NARS’s volunteer doctors and paramedics provide cover to the most critically ill or injured patients. Despatched by the NHS East of England Ambulance Trust (EEAST), the volunteers provide cover in a marked response car, and also from their own vehicles.

Although NARS has been operating for over 45 years, the charity has never had a proper base. So, with certain functions of the Norfolk Fire and Rescue Service having migrated to Norfolk Constabulary’s police headquarters, space has been found to set up an operational base at the fire service’s site in Hethersett. For some time the charity had been using a member's garage as a store room and one of the team's spare rooms as an office.

Although there is a degree of uncertainty, for the longer term, the provision of Whitegates will help to support the essential work they do. This will also help the fire service’s recent co-responding service, as NARS will be putting their skills to good use by providing refresher training to fire service staff where possible. 

Margaret Dewsbury, Chairman of Communities at Norfolk County Council said: “I am delighted that we can offer support to such a worthy organisation as the Norfolk Accident Rescue Service. The charity receives no government funding or Health Service funding, and yet one day we may be the lucky recipient of their expert assistance, whether it be at a road traffic collision or cardiac arrest.”

Paul Seaman, Group Manager and Collaboration Lead for NFRS said: “I’m delighted that we have been able to assist our colleagues from the Norfolk Accident Rescue Service to find a more suitable base of operations. There are many synergies between the two organisations, especially in the work that they undertake on a daily basis and with the recent implementation of the co-responding pilot, NARS will be able to complement our staff training programme. This partnership will further complement the work already undertaken with the EEAST.”

Paul Strutt, NARS Communications Officer said: “This is a great step forward for NARS. We are a small charity and cannot afford to divert funds from frontline requirements to pay for a commercial premises. The premises at Whitegates is marvellous, as it gives us office space, a store, meeting room and training facilities. NARS and NFRS have a long history of working together and we look forward to even closer co-working.” 

Arson - Blofield

Blofield arson appeal

Officers are appealing for information after a van was set alight in Blofield.

The incident took place sometime between 12.30am and 8am on Sunday 2 October 2016 in Church Road.

Between such times unknown person/s set fire to a white Ford Transit van parked on the side of the road.

Officers would like to hear from anyone who may have seen any suspicious activity in the area. Witnesses are asked to contact PC Jack Fry at Norfolk Constabulary on 101 .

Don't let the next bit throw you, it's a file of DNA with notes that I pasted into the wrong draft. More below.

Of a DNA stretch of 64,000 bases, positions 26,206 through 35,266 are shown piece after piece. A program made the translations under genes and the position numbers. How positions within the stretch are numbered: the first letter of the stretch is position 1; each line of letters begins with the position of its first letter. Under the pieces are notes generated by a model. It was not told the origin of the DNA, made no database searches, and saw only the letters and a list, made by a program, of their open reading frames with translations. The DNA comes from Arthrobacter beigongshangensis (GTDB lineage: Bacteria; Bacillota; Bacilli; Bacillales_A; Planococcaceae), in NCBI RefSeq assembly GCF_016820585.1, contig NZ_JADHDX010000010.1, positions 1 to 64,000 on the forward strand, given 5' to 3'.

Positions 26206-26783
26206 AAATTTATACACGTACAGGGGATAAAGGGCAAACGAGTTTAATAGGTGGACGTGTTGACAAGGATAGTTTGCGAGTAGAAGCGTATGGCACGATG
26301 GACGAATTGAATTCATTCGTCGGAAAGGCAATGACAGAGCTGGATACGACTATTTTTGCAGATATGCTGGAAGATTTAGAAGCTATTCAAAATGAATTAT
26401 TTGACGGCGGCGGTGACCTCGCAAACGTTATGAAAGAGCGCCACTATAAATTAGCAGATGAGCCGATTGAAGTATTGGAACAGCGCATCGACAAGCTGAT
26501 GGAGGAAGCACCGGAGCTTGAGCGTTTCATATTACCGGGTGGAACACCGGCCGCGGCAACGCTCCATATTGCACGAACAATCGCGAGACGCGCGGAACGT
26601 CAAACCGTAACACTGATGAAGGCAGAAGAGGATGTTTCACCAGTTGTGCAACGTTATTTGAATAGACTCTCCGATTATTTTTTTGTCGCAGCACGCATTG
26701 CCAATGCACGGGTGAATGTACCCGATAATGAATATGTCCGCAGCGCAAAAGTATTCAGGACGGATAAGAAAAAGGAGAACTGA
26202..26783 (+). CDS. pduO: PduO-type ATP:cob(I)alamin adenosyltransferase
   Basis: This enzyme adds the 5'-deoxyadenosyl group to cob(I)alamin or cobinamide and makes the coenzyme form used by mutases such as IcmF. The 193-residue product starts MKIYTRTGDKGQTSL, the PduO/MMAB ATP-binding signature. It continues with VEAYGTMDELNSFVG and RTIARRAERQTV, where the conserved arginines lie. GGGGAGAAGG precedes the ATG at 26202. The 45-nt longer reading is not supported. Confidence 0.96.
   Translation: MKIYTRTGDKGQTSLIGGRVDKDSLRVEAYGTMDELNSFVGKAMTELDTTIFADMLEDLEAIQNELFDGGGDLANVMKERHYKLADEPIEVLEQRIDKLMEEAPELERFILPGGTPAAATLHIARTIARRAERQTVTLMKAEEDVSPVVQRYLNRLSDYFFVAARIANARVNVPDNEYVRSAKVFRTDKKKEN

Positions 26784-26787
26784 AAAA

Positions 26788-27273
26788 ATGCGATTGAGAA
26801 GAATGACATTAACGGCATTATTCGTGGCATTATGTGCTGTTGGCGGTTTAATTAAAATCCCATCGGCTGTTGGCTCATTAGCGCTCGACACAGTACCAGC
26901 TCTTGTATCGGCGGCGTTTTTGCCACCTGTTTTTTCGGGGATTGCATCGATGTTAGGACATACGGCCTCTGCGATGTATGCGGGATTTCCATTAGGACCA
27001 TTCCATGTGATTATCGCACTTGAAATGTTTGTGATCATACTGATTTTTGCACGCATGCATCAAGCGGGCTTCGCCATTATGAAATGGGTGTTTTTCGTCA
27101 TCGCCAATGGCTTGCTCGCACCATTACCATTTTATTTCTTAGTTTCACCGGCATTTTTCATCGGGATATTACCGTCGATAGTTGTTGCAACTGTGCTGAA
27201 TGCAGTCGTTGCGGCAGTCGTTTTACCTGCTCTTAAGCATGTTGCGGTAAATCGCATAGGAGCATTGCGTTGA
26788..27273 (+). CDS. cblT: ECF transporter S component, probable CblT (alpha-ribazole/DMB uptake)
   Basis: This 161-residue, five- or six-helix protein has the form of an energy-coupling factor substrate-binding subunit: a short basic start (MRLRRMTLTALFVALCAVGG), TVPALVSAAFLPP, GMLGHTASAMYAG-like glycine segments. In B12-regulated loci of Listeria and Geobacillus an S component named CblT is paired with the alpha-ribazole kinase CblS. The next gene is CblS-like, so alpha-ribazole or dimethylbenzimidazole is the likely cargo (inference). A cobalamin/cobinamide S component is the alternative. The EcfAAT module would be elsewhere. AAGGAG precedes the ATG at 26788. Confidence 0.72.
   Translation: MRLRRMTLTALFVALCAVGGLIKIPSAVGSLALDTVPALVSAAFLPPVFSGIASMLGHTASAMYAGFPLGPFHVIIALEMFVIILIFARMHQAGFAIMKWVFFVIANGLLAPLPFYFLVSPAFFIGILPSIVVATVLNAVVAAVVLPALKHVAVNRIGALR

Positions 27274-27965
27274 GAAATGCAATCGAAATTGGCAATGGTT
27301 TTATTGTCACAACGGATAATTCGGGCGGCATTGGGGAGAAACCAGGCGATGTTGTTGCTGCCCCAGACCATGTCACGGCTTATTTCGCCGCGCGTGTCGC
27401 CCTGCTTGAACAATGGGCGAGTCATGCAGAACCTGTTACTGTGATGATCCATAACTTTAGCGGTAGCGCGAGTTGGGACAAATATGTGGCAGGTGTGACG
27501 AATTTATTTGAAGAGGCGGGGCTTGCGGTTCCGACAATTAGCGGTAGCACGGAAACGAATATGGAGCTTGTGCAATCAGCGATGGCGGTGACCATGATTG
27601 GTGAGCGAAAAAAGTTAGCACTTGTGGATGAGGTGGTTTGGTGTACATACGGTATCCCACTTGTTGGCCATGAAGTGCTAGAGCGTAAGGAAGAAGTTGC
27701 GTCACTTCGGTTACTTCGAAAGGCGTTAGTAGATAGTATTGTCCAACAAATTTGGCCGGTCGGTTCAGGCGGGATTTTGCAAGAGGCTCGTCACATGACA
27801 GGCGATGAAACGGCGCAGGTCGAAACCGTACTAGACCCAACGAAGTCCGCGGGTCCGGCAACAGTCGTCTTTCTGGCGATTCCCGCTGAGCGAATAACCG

Alternatively contact Crimestoppers anonymously on 0800 555111 or via their anonymous online form at


Norfolk Constabulary Logo This press release has been provided by Norfolk Constabulary and is related to an ongoing criminal investigation involving arson.



Great Yarmouth is open for business following major fire

Civic leaders are stressing that Great Yarmouth remains open for business as emergency services scale back their presence in the town following a major fire earlier today.

All road closures have now been lifted bar Regent Road, part of Albion Road and Saxon Road. Four fire appliances remain at the scene and there will be a fire and rescue presence throughout the night to ensure the site remains safe.

A fire investigation is now underway into the blaze at the Regent Superbowl and indoor market on Regent Road but it is too early to speculate what caused the blaze.

Norfolk County Council’s Chairman of Communities, Margaret Dewsbury said: “My heart goes out to all the businesses that were affected by the fire this morning.  Great Yarmouth is a resilient town and I am sure it will continue to be a thriving place to visit and to do business. With the weather set fair this weekend, Great Yarmouth deserves everyone’s support.”

Graham Plant, Leader of Great Yarmouth Borough Council and County Councillor for Gorleston St Andrews Division said: “Now that the clear up is underway and the roads are re-opening, Great Yarmouth will continue welcoming tourists and day trippers to our popular seaside resort.  Huge thanks must go to all local residents and businesses for their support at this time when thousands of people are heading to the area for their summer holidays. The loss of a section of Regent Road is a blow, but visitors will still find plenty of other attractions and amenities to enjoy along the rest of Regent Road, on the seafront and in the wider Greater Yarmouth area.” 

County Councillor, Mick Castle, who represents Great Yarmouth North and Central, said: “I am very pleased that this very difficult fire was dealt with successfully and I hope the local community and Norfolk people generally will continue to rally round and support our tourism businesses at this time.”

County Councillor, Rex Parkinson-Hare, who represents Yarmouth Nelson and Southtown, said: “The fire service managed to quell the fire successfully and no-one was hurt which was a bonus. They have done their job very efficiently as usual.”

Greg Preston, Norfolk Fire and Rescue Service’s Group Manager and Incident Command Assessor said: “This was a very significant fire which took place in the heart of Great Yarmouth, however, all the emergency services involved have dealt with the blaze very quickly and have managed to contain disruption to a minimum which is most important for a town welcoming tourists during such a busy time of year.”

The Regent Superbowl and indoor market on Regent Road was devastated by the fire. Norfolk Fire and Rescue Service were called to the scene at 03:26 where residents nearby had to be evacuated to a rest centre organised by Great Yarmouth Borough Council.

Fire crews from Norfolk and Suffolk attended the blaze with up to 21 appliances at the scene with up to 100 firefighters involved. No persons were injured in the fire.